home under water 3After reading through several sample hardship    letters, it’s clear why so many home owners are having problems getting approved for short sales. I wouldn’t want to have to read through that mess if I was a bank executive! Take the time to write a letter that gives the bank all the necessary information as clearly as possible but without boring them. The hardship letter may be only one piece of paper in the stack you will need to give to your bank, but don’t underestimate its importance!

Remember lenders are looking for “unplanned” hardships like: job loss or sudden disability, something beyond your control, not a simple lack of financial planning on your part, so if you opted for the 0-down loan with the balloon payment that you couldn’t afford, don’t expect to have your hardship approved. Consider these when writing:  Who, what, where, when, and why.

1 – Who will be reading your letter?

2 – What will they want to hear?

3 – Where will the letter be sent?

4 – When does it need to be done?

5 – Why do you need them to listen to you?

Find out who will be reading your letter. Call the bank, ask your realtor, go online, but find out the name of a real person to address your letter to. The time you take for research will pay off.

Consider what that bank or lien holder would want to hear. Probably not whining or complaining, but heartfelt truth about your situation. A clear, well thought out explanation of the reason you can’t make payments is fine and only one page.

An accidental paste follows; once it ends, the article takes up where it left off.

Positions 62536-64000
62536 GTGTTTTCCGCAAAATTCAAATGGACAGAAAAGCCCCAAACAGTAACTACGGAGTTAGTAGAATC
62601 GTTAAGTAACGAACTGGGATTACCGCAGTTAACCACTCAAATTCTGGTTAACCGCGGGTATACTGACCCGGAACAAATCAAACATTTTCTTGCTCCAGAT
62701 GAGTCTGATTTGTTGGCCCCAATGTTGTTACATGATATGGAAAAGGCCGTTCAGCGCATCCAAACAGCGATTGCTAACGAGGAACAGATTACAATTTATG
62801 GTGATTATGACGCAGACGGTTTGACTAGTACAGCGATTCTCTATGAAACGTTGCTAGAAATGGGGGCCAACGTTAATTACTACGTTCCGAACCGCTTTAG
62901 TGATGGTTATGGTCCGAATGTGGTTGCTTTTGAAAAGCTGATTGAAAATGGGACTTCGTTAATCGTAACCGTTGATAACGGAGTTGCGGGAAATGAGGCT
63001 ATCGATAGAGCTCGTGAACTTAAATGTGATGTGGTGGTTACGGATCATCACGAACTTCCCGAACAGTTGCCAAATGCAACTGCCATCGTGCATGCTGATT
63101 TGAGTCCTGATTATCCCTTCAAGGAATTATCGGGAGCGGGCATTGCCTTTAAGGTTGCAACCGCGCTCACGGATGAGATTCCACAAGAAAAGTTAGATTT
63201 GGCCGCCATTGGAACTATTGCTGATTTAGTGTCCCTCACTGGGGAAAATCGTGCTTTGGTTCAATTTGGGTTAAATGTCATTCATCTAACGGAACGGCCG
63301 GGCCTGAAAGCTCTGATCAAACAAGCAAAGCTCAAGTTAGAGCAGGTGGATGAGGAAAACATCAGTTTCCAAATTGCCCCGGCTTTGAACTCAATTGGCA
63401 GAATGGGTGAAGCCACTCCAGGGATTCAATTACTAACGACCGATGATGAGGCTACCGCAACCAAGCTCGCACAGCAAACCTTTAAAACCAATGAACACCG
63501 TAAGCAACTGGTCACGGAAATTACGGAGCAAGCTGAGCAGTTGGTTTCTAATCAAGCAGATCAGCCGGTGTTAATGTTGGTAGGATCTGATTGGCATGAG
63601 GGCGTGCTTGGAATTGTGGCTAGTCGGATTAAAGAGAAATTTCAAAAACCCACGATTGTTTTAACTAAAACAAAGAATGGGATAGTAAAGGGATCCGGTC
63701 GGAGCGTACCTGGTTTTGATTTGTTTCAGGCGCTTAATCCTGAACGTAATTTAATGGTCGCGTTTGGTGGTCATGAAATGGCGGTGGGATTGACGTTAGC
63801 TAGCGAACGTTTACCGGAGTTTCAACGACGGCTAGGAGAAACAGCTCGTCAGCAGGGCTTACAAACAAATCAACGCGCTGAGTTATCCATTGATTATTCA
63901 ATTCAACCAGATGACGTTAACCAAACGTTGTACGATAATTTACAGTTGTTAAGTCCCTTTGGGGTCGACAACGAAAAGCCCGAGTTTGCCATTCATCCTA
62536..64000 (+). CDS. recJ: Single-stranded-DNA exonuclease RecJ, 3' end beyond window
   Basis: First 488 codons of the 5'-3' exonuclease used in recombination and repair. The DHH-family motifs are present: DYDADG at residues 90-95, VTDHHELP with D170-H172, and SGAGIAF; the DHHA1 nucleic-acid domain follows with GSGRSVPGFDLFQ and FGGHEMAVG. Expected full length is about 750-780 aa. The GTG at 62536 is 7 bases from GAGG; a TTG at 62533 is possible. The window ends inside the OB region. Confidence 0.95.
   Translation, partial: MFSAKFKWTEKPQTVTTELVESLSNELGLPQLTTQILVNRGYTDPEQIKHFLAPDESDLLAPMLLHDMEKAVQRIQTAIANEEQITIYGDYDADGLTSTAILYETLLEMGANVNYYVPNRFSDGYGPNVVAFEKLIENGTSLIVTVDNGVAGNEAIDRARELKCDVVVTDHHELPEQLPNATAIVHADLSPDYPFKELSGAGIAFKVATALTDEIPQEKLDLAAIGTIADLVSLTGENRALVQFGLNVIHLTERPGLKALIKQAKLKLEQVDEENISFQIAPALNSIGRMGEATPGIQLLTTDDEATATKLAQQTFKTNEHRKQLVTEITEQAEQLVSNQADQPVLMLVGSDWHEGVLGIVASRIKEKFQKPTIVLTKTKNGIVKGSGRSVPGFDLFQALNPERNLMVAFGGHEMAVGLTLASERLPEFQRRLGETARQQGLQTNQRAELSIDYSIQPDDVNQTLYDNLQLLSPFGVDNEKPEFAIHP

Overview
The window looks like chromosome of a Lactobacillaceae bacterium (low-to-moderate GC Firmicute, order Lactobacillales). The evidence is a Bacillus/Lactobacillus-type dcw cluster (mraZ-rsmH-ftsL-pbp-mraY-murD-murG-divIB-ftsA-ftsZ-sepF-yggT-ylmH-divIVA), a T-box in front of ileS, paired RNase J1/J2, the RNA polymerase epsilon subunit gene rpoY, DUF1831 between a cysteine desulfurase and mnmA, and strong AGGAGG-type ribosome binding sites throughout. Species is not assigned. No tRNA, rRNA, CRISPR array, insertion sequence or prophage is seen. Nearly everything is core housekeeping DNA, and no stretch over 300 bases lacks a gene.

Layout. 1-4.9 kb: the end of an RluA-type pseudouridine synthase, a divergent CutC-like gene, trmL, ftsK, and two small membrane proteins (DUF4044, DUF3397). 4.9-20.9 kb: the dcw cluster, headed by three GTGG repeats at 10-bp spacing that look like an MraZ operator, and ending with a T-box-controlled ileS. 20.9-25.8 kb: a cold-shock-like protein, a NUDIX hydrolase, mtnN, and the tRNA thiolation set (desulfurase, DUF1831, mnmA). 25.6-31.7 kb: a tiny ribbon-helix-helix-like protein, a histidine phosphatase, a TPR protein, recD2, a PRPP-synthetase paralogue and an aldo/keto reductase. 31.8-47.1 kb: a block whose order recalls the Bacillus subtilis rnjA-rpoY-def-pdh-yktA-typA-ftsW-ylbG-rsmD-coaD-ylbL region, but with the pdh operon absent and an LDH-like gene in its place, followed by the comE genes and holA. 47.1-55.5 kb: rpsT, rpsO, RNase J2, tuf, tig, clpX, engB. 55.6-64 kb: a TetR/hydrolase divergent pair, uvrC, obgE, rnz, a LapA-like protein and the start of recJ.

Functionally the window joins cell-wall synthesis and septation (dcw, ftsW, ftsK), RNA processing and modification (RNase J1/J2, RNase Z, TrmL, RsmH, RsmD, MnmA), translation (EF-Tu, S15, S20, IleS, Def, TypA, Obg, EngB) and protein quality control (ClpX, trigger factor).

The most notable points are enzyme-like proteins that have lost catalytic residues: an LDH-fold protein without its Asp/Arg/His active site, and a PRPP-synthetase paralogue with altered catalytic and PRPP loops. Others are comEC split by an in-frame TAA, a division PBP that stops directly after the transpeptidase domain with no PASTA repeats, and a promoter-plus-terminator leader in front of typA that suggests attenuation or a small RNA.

Where is your letter going? You’ll need more than one copy if you have many lien holders on your home, and remember that any of those lien holders can delay the process if they don’t want to approve you. When does it need to be delivered? Always meet deadlines and do whatever your bank tells you as far as method of delivery.

Let the bank executive know why you need this hardship determination. Use enough emotion to create feelings of sympathy for your situation, but without deception, and remember to include supporting documentation with your hardship letter. Prove why you need this favor from the bank with receipts, bank statements, etc.!

Most important of all, use correct spelling, punctuation, grammar and, type it. I actually saw examples that were hand-written. Remember, you are writing to an executive, so make your hardship letter professional. If you don’t trust your own proofreading skills, have someone else look it over for you, and good luck!

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This is filed under Short Sales.


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